Apostate Mormons are the only folks who are going to go to Mormon hell also known as outer darkness. Once a Mormon loses this fear and if they can handle the rejection of their so called Mormon friends; and sees it as part of the LDS control program, they can enter a life of freedom and enjoy being labeled a Mormon apostate.

  5. Kate says:

    Yes, I’m a Mormon apostate and all around me think I’m going to Mormon hell. What they don’t see is the true happiness that I have found in the True and Living Christ. Complete freedom in him.They don’t know him, so they can’t possibly understand. When the bishop finally got ahold of me on the phone regarding my resignation letter, the first thing out of his mouth was ” Has someone offended you?” My husband (being the quick wit that he is) said I should have told him “Yes, Joseph Smith.” Well I guess I didn’t think that fast. I live in a pretty small area and so far I haven’t heard rumors of me having an affair or doing some sort of horrible sin. I really don’t care what people say or think about it. Just think, if I lived in Brigham Young’s day, I may be subject to blood atonement! I can’t even imagine what it was like back then for people who were trapped out here in the West with no money to go anywhere. I’m sure if they apostatized they kept it to themselves! I used to fear the LDS church, now I just feel sick that I was ever a part of this fanatical cult. My hope is that more Mormons will start to research due to the ease of the internet and find the truth behind the multimillion dollar corporation. It’s going to be interesting watching this up and coming generation who have been raised on the information highway and are more logical and tolerant of others than the past generations. I think the LDS church is going to have it’s hands full.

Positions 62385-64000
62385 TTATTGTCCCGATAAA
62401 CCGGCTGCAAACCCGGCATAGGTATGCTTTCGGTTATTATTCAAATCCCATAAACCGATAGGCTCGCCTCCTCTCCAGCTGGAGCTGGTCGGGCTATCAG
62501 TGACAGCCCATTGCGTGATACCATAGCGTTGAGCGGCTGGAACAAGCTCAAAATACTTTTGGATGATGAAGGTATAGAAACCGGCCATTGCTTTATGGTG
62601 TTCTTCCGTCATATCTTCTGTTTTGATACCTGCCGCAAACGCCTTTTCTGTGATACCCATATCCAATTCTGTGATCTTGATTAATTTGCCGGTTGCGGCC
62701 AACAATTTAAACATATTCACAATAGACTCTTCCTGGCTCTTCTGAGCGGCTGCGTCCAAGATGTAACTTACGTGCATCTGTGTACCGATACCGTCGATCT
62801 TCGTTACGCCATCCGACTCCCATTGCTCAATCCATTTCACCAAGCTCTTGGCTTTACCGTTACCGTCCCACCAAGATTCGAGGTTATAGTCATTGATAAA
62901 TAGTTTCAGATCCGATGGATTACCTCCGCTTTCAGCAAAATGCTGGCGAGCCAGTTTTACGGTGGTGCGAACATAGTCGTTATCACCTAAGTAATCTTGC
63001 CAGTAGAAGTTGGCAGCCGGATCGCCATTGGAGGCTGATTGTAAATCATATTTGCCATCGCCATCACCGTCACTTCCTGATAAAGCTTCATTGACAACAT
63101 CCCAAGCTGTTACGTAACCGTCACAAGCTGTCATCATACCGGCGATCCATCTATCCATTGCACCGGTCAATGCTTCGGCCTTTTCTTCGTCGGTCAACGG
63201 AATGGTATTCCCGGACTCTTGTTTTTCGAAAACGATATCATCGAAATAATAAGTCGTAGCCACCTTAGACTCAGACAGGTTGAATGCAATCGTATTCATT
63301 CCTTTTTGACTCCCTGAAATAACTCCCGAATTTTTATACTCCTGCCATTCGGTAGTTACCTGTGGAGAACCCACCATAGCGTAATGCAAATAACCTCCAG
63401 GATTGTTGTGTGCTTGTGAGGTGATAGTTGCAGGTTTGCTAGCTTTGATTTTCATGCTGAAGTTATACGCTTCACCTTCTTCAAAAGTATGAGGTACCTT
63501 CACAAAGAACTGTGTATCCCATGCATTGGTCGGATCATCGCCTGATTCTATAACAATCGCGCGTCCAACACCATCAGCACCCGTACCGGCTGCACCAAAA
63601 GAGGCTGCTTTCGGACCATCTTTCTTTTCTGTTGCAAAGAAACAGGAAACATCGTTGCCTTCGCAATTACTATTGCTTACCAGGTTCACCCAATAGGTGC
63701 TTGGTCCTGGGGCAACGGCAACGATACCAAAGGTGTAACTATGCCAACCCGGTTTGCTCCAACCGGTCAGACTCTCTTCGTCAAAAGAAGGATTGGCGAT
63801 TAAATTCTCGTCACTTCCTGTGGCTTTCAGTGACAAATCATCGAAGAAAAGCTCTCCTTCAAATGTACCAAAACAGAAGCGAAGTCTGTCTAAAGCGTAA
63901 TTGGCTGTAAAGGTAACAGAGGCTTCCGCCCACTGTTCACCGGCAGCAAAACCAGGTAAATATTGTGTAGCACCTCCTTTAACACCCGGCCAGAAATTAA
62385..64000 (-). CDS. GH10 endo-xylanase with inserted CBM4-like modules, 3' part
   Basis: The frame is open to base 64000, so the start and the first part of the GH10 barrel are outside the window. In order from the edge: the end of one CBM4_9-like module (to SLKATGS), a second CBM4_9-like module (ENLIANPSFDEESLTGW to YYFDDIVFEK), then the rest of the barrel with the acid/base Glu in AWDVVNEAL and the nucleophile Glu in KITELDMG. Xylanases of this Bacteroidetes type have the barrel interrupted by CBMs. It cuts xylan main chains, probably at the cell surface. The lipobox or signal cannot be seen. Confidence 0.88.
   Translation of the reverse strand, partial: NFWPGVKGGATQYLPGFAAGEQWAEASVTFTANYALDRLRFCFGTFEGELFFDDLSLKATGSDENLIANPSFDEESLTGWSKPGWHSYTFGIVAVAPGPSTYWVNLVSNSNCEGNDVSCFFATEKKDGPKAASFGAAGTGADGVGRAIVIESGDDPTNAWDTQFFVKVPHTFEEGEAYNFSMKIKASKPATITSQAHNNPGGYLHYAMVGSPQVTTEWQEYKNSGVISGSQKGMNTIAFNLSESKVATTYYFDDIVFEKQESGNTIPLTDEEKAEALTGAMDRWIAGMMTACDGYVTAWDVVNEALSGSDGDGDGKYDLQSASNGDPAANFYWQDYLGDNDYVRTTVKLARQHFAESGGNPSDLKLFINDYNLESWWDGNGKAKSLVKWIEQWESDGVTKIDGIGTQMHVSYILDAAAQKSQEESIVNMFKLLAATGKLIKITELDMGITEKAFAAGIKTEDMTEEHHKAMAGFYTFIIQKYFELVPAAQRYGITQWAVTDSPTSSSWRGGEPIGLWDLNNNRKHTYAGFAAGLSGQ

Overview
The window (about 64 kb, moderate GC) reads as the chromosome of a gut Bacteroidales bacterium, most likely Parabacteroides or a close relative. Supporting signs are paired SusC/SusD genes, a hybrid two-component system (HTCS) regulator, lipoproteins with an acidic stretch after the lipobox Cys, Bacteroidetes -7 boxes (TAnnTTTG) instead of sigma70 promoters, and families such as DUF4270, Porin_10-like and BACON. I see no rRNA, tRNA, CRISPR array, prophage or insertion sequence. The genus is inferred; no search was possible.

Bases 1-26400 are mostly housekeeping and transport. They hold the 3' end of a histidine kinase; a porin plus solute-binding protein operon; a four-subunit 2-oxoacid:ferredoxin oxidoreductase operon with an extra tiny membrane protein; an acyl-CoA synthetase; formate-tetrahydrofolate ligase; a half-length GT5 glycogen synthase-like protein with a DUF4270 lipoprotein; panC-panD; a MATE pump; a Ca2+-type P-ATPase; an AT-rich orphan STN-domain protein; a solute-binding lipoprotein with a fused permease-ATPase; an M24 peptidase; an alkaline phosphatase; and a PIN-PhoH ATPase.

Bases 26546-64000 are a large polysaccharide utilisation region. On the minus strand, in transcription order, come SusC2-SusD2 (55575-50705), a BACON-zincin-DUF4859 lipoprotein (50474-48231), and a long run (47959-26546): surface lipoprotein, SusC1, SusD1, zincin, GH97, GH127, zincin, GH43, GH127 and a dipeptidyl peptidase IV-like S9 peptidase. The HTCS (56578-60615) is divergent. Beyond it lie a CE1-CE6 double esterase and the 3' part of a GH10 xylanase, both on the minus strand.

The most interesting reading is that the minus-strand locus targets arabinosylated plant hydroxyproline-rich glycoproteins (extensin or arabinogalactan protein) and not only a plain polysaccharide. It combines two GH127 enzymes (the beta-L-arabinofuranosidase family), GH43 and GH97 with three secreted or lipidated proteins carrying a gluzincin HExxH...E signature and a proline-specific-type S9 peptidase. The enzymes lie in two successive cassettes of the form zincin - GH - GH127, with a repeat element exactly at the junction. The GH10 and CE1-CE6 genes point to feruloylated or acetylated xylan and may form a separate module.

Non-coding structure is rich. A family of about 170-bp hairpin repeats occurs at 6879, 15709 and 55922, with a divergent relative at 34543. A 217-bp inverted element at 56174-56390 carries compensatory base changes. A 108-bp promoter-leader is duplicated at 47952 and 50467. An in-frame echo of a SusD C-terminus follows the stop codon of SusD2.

6. Brian says:

    That sounds difficult, Kate. Yet it is far better having left a life of fear and guilt, to that of God’s love and grace.

    Once, others declared you to be righteous (that is, worthy). But you weren’t. Now, God has declared you righteous. And others believe you aren’t.

    It is interesting. Many in Utah talk of “the Savior.” But what is their reaction towards those who tell of having been saved? I can’t but think their reaction reveals what they really believe of Jesus Christ.

    May God continue to bless you, Kate.

  7. Rick B says:

    I would like any Mormon to show me in the Bible where you must answer these questions before being baptized? Wont happen.

    Thats a Mormon made idea. Now in the article we read:
    However, if a member formally joins another church and advocates its teachings, excommunication or name removal may be necessary if formal membership in the other church is not ended after counseling and encouragement.” (p. 57)

    This bring me back to a couple of questions I have asked many times over the years and and just very recently to a person who never answered me.